Fuel Price Increases and Their Impact on Xactimate Pricing Data
Through a combination of events, including significant inflation and the lack of availability of crude oil, we’re all experiencing both rapid, and near record, increases in the price of retail fuel.
Increases in the cost of petroleum impact every part of our lives—particularly in the construction and restoration industries.
1. Wholesale costs of materials (harvesting/mining, manufacturing, distribution), including whether the materials are petroleum-based (e.g., composition shingles, plastics/vinyl/pvc)
- This impact is reflected in the wholesale and retail prices of the materials themselves.
2. Retail distribution of all materials
- This impact may be reflected in a supplier’s general delivery charge.
3. Operating gasoline powered equipment onsite
- While many equipment costs are embedded within individual line items, some are separately charged for (generators, for example).
4. Labor overhead costs (i.e., getting labor to the jobsite)
- This is more often reflected within the retail labor rates included in the Xactimate price lists.
While each of the above factors are intended to be included within Xactware’s line item pricing, incorporating them occurs on a monthly basis. In the face of rapidly increasing fuel prices such as we’re seeing now, the appropriate way to address the above—in particular, retail material distribution and labor overhead costs—is for the service provider/contractor to use the fuel surcharge line item.
For ease of use, Verisk has included a “bid item” (meaning the item has no price associated with it when published by Verisk), with the code FEE FLSRCHG. The user may select this item from the price list and add the appropriate price. The reason for addressing fuel surcharges in this manner is that they are typically a flat fee, meaning they do not vary, whether purchasing $200 or $2,000 worth of materials. This prevents fuel surcharges from being factored into the individual material prices.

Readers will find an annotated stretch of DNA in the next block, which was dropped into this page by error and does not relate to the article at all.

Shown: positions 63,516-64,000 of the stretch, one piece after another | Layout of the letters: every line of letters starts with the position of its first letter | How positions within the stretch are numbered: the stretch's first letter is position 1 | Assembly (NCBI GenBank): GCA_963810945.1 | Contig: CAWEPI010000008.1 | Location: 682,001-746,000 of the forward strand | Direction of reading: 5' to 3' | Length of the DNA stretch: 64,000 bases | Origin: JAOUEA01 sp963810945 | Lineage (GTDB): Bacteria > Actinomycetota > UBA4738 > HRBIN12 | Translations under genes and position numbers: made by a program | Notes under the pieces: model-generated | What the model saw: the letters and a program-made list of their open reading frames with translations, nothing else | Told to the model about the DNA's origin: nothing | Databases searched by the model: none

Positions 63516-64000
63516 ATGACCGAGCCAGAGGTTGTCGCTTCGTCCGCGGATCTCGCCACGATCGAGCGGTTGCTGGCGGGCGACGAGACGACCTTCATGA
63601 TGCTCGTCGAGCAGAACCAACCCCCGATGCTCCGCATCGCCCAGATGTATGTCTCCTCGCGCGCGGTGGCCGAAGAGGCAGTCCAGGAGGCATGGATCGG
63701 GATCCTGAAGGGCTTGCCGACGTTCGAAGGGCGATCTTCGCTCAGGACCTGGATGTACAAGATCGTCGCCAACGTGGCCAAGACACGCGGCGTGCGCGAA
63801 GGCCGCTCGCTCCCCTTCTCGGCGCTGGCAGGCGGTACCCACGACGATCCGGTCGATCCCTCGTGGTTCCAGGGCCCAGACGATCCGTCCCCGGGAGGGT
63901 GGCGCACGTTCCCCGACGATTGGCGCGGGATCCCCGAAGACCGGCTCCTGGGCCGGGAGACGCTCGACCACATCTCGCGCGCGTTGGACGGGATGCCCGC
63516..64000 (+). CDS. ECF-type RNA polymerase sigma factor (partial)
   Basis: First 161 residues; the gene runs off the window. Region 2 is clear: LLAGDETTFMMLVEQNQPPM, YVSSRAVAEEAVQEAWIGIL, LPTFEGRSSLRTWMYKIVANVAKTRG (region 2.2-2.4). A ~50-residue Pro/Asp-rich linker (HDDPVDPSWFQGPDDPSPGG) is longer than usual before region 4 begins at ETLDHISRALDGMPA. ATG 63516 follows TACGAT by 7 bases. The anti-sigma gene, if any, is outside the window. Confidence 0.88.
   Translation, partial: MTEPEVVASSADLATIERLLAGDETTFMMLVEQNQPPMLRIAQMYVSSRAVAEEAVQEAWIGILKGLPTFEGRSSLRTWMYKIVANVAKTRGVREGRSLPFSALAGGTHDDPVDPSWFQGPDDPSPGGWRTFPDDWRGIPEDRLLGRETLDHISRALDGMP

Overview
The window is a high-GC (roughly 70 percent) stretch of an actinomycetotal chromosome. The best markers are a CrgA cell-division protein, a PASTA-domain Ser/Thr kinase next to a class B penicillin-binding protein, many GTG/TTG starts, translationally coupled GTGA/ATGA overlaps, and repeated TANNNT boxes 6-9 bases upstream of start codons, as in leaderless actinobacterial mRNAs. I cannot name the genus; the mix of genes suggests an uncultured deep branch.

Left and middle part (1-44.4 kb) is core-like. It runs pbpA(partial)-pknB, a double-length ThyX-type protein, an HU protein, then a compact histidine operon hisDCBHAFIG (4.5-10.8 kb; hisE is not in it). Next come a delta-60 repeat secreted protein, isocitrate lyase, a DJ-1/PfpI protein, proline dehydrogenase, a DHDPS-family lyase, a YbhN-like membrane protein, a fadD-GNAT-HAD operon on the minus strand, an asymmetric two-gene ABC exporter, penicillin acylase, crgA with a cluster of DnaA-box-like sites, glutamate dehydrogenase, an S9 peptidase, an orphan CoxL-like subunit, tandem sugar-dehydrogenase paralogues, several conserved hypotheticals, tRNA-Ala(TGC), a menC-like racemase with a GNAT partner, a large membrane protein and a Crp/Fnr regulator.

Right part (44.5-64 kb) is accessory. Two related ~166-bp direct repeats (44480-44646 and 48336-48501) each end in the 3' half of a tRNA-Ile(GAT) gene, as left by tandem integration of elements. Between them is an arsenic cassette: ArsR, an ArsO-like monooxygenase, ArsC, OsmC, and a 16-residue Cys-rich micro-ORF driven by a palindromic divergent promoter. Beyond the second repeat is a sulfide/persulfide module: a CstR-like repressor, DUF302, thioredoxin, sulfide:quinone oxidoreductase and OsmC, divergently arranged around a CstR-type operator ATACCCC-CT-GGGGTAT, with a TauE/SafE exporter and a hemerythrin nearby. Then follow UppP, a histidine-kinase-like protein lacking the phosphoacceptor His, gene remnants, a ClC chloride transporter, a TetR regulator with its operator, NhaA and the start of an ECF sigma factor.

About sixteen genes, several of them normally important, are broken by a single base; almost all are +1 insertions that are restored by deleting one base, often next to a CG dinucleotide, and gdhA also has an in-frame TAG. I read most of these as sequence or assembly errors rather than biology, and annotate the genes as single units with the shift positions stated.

Contractors and service providers may also use the fuel surcharge to account for increased costs of fuel as a temporary measure. Similar to materials, a flat fee is a more effective means of addressing these costs as the number of individuals in a single vehicle or trip may vary. If the increase in fuel costs is sustained over a longer period, it will be reflected in billable labor rates that come out with each price list publication.
The Verisk pricing data team continues to monitor fuel costs and the impact they have on pricing. Please be aware of any fuel surcharges that may need to be added to estimates during this time of volatility.